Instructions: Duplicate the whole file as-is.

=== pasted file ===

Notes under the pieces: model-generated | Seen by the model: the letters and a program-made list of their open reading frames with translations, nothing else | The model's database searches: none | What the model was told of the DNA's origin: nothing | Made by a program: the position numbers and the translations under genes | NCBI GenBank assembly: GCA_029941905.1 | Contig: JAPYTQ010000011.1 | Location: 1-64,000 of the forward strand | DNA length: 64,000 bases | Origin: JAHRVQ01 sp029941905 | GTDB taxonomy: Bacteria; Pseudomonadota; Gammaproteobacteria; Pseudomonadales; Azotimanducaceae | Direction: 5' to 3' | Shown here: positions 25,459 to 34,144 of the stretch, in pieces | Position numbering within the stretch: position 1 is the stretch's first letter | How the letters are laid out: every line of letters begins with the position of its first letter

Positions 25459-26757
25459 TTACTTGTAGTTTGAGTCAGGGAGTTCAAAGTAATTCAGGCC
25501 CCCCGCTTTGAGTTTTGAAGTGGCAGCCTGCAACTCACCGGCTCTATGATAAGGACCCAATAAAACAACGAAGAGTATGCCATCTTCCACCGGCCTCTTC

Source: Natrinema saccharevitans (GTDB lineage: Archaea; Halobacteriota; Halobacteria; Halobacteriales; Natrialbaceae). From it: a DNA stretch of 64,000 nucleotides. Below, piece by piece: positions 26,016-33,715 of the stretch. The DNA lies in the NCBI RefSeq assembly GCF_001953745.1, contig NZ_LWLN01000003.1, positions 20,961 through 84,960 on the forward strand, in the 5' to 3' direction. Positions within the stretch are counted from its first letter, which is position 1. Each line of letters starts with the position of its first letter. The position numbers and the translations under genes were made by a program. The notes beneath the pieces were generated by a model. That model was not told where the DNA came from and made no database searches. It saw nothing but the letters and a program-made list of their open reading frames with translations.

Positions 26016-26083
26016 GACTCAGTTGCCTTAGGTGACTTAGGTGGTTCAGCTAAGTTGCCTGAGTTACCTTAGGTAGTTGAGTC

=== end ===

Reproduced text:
Notes under the pieces: model-generated | Seen by the model: the letters and a program-made list of their open reading frames with translations, nothing else | The model's database searches: none | What the model was told of the DNA's origin: nothing | Made by a program: the position numbers and the translations under genes | NCBI GenBank assembly: GCA_029941905.1 | Contig: JAPYTQ010000011.1 | Location: 1-64,000 of the forward strand | DNA length: 64,000 bases | Origin: JAHRVQ01 sp029941905 | GTDB taxonomy: Bacteria; Pseudomonadota; Gammaproteobacteria; Pseudomonadales; Azotimanducaceae | Direction: 5' to 3' | Shown here: positions 25,459 to 34,144 of the stretch, in pieces | Position numbering within the stretch: position 1 is the stretch's first letter | How the letters are laid out: every line of letters begins with the position of its first letter

Positions 25459-26757
25459 TTACTTGTAGTTTGAGTCAGGGAGTTCAAAGTAATTCAGGCC
25501 CCCCGCTTTGAGTTTTGAAGTGGCAGCCTGCAACTCACCGGCTCTATGATAAGGACCCAATAAAACAACGAAGAGTATGCCATCTTCCACCGGCCTCTTC

Source: Natrinema saccharevitans (GTDB lineage: Archaea; Halobacteriota; Halobacteria; Halobacteriales; Natrialbaceae). From it: a DNA stretch of 64,000 nucleotides. Below, piece by piece: positions 26,016-33,715 of the stretch. The DNA lies in the NCBI RefSeq assembly GCF_001953745.1, contig NZ_LWLN01000003.1, positions 20,961 through 84,960 on the forward strand, in the 5' to 3' direction. Positions within the stretch are counted from its first letter, which is position 1. Each line of letters starts with the position of its first letter. The position numbers and the translations under genes were made by a program. The notes beneath the pieces were generated by a model. That model was not told where the DNA came from and made no database searches. It saw nothing but the letters and a program-made list of their open reading frames with translations.

Positions 26016-26083
26016 GACTCAGTTGCCTTAGGTGACTTAGGTGGTTCAGCTAAGTTGCCTGAGTTACCTTAGGTAGTTGAGTC